April 12, 2023

Today's Topics

Good morning! Joe Biden has arrived in Northern Ireland to begin a 4-day trip marking the 25th anniversary of the Good Friday Agreement — some residents in County Mayo and County Louth are particularly looking forward to welcoming “Cousin Joe”. Today we’re exploring:

  • Inside the box: Tupperware is in trouble.
  • Law & Order: Dick Wolf’s shows are still going strong.
  • PCs peaked: Shipments for personal computers keep falling.
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Tupperware Inc. is in trouble. Last Friday, the company submitted a filing admitting “substantial doubt about the company’s ability to continue” — sending shares plummeting ~50% on Monday.

Airtight marketing

Founded by chemist Earl Tupper in 1946, Tupperware truly began to take off when Brownie Wise became VP of Marketing in 1951. Wise took the concept of home-selling and supercharged it through her own business, Patio Parties, selling Tupperware to housewives before recruiting them to host their own parties. The result? A 20,000-strong network of sellers and distributors by 1954.These "Tupperware parties" remained a core part of the company's distribution, even after launching its own website. Indeed, the parties are still going today in 84 countries, with over 3 million independent sellers. So successful was Tupperware, that it became a catch-all term for the entire food storage category, a phenomenon known as a proprietary eponym, similar to Velcro, Band-Aid, Q-Tip and ChapStick.

Thinking inside the box

Despite its global brand, Tupperware has been struggling to re-invent itself. Last year, the company attempted to appeal to a younger audience by re-launching in Target, after a failed attempt in 2003. However, as time has passed Tupperware's lock on the food storage market has loosened, with customers opting for eco-friendly glass, stainless steel, silicone containers or just other plastic brands. Sales peaked a decade ago, and have fallen ever since. The company's shares have followed, and are down 90%+ this year alone.

Tupperware, like much else that it shares space with at the Smithsonian Museum of American History, may soon find itself out-of-date.

The Wolf pack

With over 2,000 hours of TV under his belt, 4 decades with the Universal Television network, and 9 shows currently on air, it’s perhaps unsurprising that NBC just renewed 6 shows from legendary producer Dick Wolf.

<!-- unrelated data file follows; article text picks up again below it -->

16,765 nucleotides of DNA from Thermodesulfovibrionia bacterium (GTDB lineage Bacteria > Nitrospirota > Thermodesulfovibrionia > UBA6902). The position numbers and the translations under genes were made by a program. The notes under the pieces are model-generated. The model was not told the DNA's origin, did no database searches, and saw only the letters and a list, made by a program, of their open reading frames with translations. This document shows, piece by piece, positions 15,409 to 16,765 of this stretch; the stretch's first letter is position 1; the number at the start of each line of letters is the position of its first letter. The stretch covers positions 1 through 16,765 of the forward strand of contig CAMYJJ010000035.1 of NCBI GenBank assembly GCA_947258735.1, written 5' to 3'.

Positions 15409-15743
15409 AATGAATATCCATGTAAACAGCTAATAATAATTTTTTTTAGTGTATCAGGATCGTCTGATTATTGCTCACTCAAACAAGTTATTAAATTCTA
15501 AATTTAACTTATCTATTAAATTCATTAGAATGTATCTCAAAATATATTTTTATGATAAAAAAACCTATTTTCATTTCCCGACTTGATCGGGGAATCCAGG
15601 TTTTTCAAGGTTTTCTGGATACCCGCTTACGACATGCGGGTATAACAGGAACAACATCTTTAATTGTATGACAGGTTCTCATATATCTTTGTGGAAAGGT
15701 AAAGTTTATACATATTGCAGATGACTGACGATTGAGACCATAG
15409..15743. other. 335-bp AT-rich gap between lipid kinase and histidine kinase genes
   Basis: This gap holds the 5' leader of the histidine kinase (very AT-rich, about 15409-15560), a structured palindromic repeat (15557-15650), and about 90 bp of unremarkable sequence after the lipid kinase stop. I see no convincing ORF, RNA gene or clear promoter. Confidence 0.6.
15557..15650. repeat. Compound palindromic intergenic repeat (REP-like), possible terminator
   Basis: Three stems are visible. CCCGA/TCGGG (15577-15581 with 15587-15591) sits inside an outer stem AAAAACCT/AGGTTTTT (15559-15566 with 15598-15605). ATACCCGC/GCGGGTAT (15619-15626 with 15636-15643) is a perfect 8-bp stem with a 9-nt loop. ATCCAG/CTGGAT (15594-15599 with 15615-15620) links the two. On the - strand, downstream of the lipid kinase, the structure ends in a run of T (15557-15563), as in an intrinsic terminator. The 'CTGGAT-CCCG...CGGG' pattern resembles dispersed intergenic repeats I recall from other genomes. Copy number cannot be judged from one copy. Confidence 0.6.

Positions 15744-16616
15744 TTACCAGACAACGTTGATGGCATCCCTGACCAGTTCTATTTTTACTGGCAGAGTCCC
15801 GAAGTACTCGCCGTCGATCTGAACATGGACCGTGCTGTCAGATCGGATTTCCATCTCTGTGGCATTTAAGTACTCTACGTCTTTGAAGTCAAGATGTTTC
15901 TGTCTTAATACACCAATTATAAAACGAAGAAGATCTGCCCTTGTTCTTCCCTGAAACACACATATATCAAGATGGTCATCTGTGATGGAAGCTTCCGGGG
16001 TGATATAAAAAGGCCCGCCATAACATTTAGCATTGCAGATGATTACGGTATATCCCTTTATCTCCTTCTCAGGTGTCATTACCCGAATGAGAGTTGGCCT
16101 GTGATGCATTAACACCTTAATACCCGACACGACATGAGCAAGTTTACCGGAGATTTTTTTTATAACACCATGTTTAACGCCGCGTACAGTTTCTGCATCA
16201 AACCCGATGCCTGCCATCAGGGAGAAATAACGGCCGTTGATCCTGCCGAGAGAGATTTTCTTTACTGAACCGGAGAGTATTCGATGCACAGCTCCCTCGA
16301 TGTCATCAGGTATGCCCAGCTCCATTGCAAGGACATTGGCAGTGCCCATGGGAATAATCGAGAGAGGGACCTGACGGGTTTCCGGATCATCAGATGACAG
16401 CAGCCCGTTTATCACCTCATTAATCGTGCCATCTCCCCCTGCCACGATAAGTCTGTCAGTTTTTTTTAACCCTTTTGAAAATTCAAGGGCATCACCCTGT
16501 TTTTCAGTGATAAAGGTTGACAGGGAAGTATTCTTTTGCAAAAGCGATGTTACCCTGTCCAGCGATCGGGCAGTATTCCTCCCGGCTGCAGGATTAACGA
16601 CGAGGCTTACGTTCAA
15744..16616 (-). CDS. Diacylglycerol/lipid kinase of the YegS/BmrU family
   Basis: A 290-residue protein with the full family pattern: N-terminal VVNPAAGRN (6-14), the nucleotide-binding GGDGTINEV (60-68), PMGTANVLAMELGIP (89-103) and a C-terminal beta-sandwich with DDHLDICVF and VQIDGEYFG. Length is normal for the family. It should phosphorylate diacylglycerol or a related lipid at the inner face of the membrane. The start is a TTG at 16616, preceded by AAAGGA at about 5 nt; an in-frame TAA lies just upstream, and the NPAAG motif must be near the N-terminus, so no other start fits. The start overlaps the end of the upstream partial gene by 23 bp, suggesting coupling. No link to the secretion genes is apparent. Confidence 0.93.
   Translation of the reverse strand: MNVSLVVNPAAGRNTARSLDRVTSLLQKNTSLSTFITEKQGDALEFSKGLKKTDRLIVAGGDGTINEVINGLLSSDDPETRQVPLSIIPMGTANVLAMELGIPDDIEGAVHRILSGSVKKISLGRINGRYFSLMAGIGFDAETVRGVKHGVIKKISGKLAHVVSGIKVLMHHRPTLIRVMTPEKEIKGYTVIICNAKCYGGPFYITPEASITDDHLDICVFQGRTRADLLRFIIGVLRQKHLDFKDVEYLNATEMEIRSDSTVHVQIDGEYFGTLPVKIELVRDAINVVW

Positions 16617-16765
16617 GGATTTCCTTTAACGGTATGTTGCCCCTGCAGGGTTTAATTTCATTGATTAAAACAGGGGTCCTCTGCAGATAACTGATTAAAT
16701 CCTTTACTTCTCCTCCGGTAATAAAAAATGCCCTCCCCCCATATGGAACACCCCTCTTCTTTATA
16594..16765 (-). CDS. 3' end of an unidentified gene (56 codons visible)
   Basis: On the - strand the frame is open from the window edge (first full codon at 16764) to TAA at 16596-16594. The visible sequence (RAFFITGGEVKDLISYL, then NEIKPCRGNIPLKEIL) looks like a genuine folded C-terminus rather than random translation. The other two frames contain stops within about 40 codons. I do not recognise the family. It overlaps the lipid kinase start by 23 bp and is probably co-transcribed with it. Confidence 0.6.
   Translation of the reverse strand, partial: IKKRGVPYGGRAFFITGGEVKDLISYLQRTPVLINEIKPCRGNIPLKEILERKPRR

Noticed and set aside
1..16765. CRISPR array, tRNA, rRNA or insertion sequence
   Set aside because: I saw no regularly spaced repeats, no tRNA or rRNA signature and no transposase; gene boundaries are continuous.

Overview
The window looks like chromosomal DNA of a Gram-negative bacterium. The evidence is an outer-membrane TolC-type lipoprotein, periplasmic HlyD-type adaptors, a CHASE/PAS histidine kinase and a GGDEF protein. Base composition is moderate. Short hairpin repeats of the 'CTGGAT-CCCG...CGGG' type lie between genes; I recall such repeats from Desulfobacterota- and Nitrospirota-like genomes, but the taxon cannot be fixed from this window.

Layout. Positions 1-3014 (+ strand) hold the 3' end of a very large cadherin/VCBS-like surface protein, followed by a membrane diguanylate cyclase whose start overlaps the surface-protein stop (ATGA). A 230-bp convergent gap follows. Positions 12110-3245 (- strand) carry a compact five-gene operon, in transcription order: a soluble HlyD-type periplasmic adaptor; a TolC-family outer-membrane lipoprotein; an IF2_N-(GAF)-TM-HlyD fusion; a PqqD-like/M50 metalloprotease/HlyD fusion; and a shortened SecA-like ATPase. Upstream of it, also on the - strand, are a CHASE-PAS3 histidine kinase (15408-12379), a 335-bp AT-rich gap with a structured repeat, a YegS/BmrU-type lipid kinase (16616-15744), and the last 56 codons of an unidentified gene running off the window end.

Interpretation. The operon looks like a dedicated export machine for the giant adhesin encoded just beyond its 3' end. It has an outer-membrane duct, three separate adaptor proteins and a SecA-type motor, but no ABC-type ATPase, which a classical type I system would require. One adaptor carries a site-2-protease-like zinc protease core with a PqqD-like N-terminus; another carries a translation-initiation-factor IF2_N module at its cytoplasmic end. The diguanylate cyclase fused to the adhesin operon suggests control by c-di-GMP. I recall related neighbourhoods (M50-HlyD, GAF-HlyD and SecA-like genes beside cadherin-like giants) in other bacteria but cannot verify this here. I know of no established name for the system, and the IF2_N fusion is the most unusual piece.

Best known for his genre-defining work on Law & Order (and its many offshoots), Wolf is one of the most prolific television producers of all time, with this latest crop of renewals taking his tally to over 84 seasons on NBC.

Criminal consistency

The super producer began work on Law & Order back in 1988 and, after getting dropped by Fox and CBS, the show found a home on NBC in 1990. Though the original show was canceled in 2010, the franchise never really left our screens, with popular spin offs like Criminal Intent and Special Victims Unit racking up another 34 seasons between them and the original series getting rebooted by the network in 2022.

A cynic might call Law & Order formulaic — but it's that remarkable consistency in the eyes of viewers that's been its most admirable attribute. In the show’s original run from 1990-2010, just 1 of the 456 episodes scored below 7 on the rating site IMDB. Compare that to average ratings for the only two US scripted shows with more seasons, The Simpsons (here) and the aforementioned Wolf offering Law & Order: Special Victims Unit (here), and the show that spawned a mega franchise looks even more impressive.

Go deeper: see how other shows stack up on one of our favorite websites SeriesHeat here.

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Bad Apple

Worldwide shipments of Apple Macs fell to just 4.1 million units in the first quarter of 2023, according to IDC figures, as the wider PC market struggles after reaching near-10-year highs during the pandemic.

Other heavy hitters in the computer hardware market like HP, Lenovo and Dell also had a rough start to the year, with figures dropping 24%, 30% and 31%, respectively, confirming that the brief boom for the PC world now looks to be far behind us.

Shutting down

While the rise of working from home had many rushing out to order new laptops and computers to load Zoom on, the Q1 shipment figure is “noticeably lower” than pre-Covid levels, with analysts speculating that it’s not only a post-pandemic drop off, but also wider economic uncertainty that’s driving sales down.

The 56.9 million PC shipments figure recorded in Q1 is the second lowest in the last 10 years and represents a 29.3% fall from the same period in 2022.

More Data

• Thieves tunneled through a coffee shop bathroom into an Apple store and stole $500,000 worth of products.

• A YouGov survey found that 31% of respondents have pushed an elevator’s close door button just to avoid a short lift with someone.

1 in 6 Americans say they have witnessed a shooting.

• The latest IMF prediction places Britain as the worst performing G20 country this year, shrinking by 0.3%.


• Congress is officially the oldest it has ever been.

Our World in Data has visualized the rapid reduction in global childhood mortality.

Off the charts: Which streaming service, that we charted about in February, is combining with Discovery Plus? [Answer below].

Answer here.

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